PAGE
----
This article will guide you through the basics of blood pressure in dogs and also give you a simple understanding of why your dog might experience hypertension.
What is Blood Pressure?
Blood pressure is the pressure on the walls of the arteries during the contraction and expansion of the heart while it pumps blood in and out. There are two types of pressure in the heart: systolic and diastolic. Systolic refers to the maximum pressure the artery walls can handle when the heart contracts and diastolic refers to the minimum amount of pressure the artery walls can handle when the heart relaxes.
What is High Blood Pressure in Dogs, and Why Does It Occur?
High blood pressure, also known as hypertension, denotes the rising of both the systolic and diastolic pressures. Essentially, the heart is working harder than normal to pump blood to the rest of the body, and this causes an enormous stress on the artery walls, the blood vessels, and the heart.
There are two types of hypertension, which is often referred to as high blood pressure: primary and secondary. Primary is when hypertension is the issue in and of itself, and it is more common in humans. Secondary hypertension is the result of an underlying disease or medical ailment, and it is more commonly seen in dogs.
It is common for blood pressure levels to rise temporarily in stress-inducing situations. Examples can include going to the vet, staying at a foreign home, or seeing a wild animal in the yard.
Blood Pressure Measurements
Directly vs. Indirectly
Blood pressure measured directly is done so by placing a catheter in one of the dog’s major arteries, such as the femoral artery in the thigh. Measurements done indirectly are done using either the Doppler method or the oscillometric method. They both use a pressure cuff placed on one of the dog’s limbs. The difference between them is that the Doppler method uses ultrasonic waves to read the blood pressure, whereas the oscillometric method uses a sensor built into that cuff that that detects pulse pressure to measure the blood pressure.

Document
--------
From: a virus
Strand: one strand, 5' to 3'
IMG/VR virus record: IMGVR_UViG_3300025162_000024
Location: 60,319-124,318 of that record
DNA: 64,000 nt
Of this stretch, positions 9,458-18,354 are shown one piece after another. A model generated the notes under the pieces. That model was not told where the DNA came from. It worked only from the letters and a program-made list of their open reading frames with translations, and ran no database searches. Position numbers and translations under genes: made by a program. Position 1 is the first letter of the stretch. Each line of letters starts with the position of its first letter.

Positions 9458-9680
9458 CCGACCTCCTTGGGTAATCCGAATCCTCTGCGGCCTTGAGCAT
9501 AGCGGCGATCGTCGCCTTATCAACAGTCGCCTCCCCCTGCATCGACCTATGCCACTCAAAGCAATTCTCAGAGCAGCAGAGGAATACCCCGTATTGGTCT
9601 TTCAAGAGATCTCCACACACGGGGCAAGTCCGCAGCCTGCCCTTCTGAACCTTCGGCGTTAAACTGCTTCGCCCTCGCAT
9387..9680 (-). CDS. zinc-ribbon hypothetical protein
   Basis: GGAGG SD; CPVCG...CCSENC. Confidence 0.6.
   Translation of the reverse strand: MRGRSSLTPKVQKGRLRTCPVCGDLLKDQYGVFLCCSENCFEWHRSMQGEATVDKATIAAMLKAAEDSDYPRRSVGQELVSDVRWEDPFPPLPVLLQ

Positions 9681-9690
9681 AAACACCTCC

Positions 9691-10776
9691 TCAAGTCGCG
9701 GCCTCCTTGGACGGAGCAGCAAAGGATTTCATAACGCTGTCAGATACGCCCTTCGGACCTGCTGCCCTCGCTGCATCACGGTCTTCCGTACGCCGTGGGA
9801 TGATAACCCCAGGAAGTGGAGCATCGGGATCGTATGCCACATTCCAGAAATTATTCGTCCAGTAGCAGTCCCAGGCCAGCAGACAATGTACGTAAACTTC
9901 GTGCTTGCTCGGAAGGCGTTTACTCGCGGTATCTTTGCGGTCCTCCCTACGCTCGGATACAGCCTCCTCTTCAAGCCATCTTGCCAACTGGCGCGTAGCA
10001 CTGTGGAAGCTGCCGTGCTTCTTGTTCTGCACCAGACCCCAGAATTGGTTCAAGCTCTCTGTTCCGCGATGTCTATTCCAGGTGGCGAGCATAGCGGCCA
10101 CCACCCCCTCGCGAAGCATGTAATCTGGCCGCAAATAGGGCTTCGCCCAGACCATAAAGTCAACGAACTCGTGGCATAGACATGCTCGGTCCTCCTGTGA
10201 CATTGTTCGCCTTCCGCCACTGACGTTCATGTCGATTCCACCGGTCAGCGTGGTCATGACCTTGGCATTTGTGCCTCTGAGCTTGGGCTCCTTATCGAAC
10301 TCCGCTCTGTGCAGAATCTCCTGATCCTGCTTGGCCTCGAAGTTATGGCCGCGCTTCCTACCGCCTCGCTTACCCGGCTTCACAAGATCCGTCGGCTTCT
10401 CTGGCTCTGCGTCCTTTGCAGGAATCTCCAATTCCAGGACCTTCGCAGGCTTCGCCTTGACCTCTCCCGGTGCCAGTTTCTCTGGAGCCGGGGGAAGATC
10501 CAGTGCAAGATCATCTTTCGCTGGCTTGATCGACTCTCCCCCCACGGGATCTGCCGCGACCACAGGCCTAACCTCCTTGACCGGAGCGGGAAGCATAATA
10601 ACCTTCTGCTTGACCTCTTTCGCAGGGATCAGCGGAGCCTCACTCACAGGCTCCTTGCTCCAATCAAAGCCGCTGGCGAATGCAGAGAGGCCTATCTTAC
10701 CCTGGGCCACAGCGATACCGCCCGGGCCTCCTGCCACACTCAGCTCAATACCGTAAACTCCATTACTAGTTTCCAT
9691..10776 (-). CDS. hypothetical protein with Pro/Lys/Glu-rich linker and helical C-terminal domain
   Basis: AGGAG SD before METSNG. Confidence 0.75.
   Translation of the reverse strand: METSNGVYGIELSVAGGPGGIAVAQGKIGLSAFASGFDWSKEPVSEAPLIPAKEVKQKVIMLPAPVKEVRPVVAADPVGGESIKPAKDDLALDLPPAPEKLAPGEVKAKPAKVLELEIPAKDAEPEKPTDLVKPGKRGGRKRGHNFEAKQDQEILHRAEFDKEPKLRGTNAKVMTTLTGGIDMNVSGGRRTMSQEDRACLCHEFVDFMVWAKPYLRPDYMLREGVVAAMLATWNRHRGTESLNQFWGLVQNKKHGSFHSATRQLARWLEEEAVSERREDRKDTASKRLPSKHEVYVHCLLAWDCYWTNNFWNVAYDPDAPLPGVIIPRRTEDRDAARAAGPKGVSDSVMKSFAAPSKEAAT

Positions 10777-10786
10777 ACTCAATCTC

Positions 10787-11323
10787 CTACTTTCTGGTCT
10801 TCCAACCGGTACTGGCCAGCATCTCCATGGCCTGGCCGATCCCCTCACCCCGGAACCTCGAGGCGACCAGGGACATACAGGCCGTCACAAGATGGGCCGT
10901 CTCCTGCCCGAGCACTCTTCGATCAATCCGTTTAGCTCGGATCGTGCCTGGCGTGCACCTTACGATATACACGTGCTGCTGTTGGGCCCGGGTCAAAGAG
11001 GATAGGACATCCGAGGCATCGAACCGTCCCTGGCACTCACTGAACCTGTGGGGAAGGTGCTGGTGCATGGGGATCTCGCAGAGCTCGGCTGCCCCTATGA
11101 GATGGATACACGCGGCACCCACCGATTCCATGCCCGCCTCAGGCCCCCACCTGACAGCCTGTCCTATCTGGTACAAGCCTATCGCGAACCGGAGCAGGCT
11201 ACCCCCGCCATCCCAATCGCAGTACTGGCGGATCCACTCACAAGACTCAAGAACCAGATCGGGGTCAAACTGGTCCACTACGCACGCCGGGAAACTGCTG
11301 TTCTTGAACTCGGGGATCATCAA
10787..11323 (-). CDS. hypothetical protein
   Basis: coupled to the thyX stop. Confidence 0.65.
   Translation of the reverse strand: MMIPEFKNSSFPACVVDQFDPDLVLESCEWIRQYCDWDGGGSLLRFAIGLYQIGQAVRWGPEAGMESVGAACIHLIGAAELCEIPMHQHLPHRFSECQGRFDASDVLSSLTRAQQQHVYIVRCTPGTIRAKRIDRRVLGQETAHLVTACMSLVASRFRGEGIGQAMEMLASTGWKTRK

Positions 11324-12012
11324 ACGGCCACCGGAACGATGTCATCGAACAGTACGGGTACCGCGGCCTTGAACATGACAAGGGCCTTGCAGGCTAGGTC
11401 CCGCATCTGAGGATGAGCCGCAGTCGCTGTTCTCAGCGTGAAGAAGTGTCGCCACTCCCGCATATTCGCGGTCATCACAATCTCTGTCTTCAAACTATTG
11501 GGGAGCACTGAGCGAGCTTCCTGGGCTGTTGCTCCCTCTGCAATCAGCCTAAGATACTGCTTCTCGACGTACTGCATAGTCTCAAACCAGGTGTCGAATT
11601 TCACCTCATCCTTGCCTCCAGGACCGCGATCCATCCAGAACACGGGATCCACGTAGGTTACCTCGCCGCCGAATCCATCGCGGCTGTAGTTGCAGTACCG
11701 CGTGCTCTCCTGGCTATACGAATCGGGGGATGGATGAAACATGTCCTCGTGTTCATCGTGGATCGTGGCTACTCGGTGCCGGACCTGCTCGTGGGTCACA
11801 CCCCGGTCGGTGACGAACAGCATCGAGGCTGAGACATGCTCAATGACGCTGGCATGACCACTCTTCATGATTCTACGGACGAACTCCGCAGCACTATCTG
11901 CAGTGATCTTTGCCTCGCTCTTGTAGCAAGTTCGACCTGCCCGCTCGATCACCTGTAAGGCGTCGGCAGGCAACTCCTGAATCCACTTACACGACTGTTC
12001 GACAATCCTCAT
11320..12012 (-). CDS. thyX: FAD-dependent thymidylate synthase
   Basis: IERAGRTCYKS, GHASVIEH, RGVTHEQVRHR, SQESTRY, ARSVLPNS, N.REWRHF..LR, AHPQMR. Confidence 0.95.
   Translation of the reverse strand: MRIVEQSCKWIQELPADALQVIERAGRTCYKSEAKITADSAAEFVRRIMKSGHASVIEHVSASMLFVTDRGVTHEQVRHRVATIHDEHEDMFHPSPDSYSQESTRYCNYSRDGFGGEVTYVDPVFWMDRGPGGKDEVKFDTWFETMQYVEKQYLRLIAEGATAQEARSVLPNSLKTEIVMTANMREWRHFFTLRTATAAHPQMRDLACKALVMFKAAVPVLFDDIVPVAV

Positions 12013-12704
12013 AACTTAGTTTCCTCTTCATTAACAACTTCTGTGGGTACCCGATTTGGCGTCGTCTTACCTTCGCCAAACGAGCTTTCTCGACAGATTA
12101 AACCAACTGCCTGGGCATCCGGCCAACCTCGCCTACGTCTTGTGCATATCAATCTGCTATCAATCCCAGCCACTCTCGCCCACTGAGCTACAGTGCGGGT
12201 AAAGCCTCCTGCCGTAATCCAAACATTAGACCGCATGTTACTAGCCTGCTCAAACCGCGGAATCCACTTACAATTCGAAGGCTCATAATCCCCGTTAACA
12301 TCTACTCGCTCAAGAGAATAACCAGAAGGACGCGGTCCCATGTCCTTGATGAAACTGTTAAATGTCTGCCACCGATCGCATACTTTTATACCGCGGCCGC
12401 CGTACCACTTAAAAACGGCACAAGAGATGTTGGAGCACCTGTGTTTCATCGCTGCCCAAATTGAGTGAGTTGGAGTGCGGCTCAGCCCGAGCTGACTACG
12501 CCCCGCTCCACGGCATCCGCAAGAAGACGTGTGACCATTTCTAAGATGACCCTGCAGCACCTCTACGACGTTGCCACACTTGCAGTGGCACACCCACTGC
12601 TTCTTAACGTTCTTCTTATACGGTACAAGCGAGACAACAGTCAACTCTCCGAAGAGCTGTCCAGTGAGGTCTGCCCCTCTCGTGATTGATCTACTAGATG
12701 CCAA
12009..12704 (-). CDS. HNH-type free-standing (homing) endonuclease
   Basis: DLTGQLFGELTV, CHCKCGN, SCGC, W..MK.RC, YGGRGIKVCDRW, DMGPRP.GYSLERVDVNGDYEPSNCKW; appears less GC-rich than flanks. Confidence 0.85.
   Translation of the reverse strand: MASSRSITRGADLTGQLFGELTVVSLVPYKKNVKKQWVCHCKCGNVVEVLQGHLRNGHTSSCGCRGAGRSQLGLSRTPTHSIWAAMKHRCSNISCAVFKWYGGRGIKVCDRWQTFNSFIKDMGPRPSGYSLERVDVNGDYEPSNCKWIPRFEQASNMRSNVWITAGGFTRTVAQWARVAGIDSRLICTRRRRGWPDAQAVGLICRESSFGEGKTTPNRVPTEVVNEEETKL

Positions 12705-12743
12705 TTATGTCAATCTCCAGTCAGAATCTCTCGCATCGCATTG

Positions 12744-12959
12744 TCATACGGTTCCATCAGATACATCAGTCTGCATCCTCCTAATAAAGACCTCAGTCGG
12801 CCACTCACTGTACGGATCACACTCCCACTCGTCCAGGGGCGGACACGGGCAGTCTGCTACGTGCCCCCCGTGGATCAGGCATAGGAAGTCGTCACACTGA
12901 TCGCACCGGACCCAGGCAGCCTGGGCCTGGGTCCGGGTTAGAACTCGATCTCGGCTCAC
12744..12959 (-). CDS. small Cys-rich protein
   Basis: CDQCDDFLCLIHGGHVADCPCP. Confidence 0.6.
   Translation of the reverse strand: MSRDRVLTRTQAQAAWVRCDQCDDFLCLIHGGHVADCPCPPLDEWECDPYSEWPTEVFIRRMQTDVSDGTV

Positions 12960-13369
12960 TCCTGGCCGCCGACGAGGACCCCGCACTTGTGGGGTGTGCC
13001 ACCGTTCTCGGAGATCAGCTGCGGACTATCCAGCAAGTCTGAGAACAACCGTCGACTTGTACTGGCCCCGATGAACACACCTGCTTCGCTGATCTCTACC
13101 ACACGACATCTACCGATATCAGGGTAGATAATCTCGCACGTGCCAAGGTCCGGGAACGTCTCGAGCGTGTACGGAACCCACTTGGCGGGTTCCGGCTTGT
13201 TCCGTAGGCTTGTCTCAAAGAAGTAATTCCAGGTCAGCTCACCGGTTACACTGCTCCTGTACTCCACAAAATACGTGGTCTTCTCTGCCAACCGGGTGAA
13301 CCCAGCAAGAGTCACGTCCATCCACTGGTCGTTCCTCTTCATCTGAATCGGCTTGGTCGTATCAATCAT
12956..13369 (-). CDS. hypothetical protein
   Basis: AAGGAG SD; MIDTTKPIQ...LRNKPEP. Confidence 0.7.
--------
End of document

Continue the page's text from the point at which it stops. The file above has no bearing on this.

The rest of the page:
Causes of High Blood Pressure in Dogs
This section will focus on secondary hypertension. Dogs with secondary hypertension have an underlying medical condition that results in high blood pressure. Listed below are a few ongoing conditions that show themselves through the symptom of high blood pressure.
- Chronic Kidney disease
- Cushing’s syndrome
- Renal arterial stenosis
- General Obesity
Signs and Symptoms of Hypertension in Dogs
Listed below are signs and symptoms of hypertension. They are indicative of many of the aforementioned underlying diseases. Most notably, hypertension affects dogs eyes, so pay close attention.
- Bleeding in the eyes (ocular hemorrhage)
- Ataxia (uncoordinated or wobbly movements)
- Increased drinking/urinating (kidney disease)
- Hematuria (blood in the urine)
- Epistaxis (nosebleed)
- Irregular heartbeats/rhythms
- Detached retina
Since nearly all of high blood pressure issues are secondary or resulting from an underlying condition, the treatments will vary depending on what is causing it. Your dog will have to undergo a variety of different tests and/or examinations depending upon what your vet believes the underlying cause to be. Some symptoms are so critical that they need immediate, emergency medical attention, such as bleeding in the eye or kidney failure. Hypertension can cause significant and irreversible damage the affected organs over time, including the kidneys, the retina, and the heart.
Most of the time, hypertension issues require ongoing medication to monitor the conditions. Medication will most likely include ACE-inhibiting drugs, which dilate the blood vessels and allow blood to pass through more easily. This helps take some of the pressure off of the artery walls. Examples of ACE inhibitors include benazypril, enalapril, imidapril, and ramipril.
The most important thing when identifying hypertension in your pet is finding the underlying disease that is causing it. Then, make sure you consult your vet for the right medication to help monitor the high blood pressure and reduce the stress on your dog’s body. Overall, your dog can still live a long, happy life, but certain modifications to his diet, exercise, and overall health regimen will be key in keeping him alive and thriving.